The New Palgrave Dictionary of Economics

2018 Edition
| Editors: Macmillan Publishers Ltd


  • Lawrence A. Boland
Reference work entry


Conventionalism is the methodological doctrine that asserts that explanatory ideas should not be considered true or false but merely better or worse. The truth status of theories cannot be so easily dismissed. While a choice of language may be conventional, the truth status is not a matter of convenient choice. Among economists the most common practice is to avoid using the words ‘true’ (or ‘false’) when discussing models and assumptions and instead to invoke ‘best’ by using a conventionalist theory-choice truth-likeness criterion. The notion of a conventionalist theory-choice criterion presumes a philosophical necessity to choose one theory among competitors.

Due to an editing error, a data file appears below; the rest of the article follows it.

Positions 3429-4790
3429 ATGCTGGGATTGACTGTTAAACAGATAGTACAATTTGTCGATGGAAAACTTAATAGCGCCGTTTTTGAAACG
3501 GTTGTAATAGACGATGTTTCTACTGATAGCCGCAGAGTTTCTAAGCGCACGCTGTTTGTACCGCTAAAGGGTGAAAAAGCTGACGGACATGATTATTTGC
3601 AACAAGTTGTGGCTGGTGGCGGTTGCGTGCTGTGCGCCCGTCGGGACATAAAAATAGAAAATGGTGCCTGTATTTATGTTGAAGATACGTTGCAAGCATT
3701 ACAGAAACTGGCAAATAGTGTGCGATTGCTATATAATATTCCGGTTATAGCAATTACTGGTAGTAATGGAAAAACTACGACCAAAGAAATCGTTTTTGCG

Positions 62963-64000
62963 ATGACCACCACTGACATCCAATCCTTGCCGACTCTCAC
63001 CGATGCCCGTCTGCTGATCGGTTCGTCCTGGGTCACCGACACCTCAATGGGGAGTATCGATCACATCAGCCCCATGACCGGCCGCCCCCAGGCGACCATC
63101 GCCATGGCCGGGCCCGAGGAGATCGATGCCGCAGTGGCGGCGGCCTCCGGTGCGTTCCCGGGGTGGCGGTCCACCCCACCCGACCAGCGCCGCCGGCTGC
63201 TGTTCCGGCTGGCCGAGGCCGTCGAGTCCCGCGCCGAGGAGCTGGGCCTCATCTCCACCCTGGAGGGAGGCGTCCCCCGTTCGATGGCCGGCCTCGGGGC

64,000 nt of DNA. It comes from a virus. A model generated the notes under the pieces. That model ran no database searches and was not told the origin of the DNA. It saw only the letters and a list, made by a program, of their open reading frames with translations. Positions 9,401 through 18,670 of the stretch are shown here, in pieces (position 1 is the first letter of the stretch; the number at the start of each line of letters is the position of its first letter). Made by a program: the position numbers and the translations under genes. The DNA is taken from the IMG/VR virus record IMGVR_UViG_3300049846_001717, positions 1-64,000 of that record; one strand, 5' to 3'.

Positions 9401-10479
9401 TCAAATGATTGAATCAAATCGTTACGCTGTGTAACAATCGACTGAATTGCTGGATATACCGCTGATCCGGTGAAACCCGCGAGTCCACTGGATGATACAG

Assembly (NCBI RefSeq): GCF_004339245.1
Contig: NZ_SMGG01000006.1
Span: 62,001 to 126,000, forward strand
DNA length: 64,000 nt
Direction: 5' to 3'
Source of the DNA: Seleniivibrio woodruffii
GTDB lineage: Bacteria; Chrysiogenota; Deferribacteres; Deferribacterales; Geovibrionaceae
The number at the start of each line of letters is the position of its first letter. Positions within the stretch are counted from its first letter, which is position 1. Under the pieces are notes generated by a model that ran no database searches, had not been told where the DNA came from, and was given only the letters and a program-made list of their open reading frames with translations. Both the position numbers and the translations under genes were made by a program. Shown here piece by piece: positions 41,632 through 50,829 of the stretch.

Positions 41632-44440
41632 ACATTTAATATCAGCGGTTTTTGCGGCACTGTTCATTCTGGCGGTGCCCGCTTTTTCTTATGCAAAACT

Aumann, R. Conventionalism Conventions Friedman, M. Hume, D. Instrumentalism Lucas, R. Mathematics and economics Methodological pluralism Methodology of economics Popper, K. Probability calculus Problem of induction Samuelson, P. Simon, H. Subjective and objective probability Testing 

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© Macmillan Publishers Ltd. 2018

Authors and Affiliations

  • Lawrence A. Boland
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